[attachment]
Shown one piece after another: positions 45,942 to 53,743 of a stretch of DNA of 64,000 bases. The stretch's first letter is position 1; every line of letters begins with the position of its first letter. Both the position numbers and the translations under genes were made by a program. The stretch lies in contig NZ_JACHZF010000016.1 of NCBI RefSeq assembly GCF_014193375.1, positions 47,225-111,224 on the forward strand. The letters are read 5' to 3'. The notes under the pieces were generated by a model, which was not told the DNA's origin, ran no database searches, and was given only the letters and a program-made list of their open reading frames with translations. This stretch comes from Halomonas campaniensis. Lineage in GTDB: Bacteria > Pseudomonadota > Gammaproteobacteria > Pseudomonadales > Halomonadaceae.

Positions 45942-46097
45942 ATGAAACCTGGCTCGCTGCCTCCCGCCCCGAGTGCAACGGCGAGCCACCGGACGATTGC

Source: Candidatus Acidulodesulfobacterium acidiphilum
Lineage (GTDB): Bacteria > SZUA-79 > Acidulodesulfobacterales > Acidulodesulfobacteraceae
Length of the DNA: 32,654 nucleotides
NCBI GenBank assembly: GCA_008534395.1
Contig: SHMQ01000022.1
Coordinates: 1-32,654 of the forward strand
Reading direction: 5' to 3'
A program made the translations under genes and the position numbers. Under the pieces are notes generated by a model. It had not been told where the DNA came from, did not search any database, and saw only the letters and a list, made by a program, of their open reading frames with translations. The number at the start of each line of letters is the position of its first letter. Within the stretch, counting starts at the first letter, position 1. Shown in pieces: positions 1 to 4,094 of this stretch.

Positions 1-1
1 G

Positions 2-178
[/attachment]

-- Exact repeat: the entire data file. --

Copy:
Shown one piece after another: positions 45,942 to 53,743 of a stretch of DNA of 64,000 bases. The stretch's first letter is position 1; every line of letters begins with the position of its first letter. Both the position numbers and the translations under genes were made by a program. The stretch lies in contig NZ_JACHZF010000016.1 of NCBI RefSeq assembly GCF_014193375.1, positions 47,225-111,224 on the forward strand. The letters are read 5' to 3'. The notes under the pieces were generated by a model, which was not told the DNA's origin, ran no database searches, and was given only the letters and a program-made list of their open reading frames with translations. This stretch comes from Halomonas campaniensis. Lineage in GTDB: Bacteria > Pseudomonadota > Gammaproteobacteria > Pseudomonadales > Halomonadaceae.

Positions 45942-46097
45942 ATGAAACCTGGCTCGCTGCCTCCCGCCCCGAGTGCAACGGCGAGCCACCGGACGATTGC

Source: Candidatus Acidulodesulfobacterium acidiphilum
Lineage (GTDB): Bacteria > SZUA-79 > Acidulodesulfobacterales > Acidulodesulfobacteraceae
Length of the DNA: 32,654 nucleotides
NCBI GenBank assembly: GCA_008534395.1
Contig: SHMQ01000022.1
Coordinates: 1-32,654 of the forward strand
Reading direction: 5' to 3'
A program made the translations under genes and the position numbers. Under the pieces are notes generated by a model. It had not been told where the DNA came from, did not search any database, and saw only the letters and a list, made by a program, of their open reading frames with translations. The number at the start of each line of letters is the position of its first letter. Within the stretch, counting starts at the first letter, position 1. Shown in pieces: positions 1 to 4,094 of this stretch.

Positions 1-1
1 G

Positions 2-178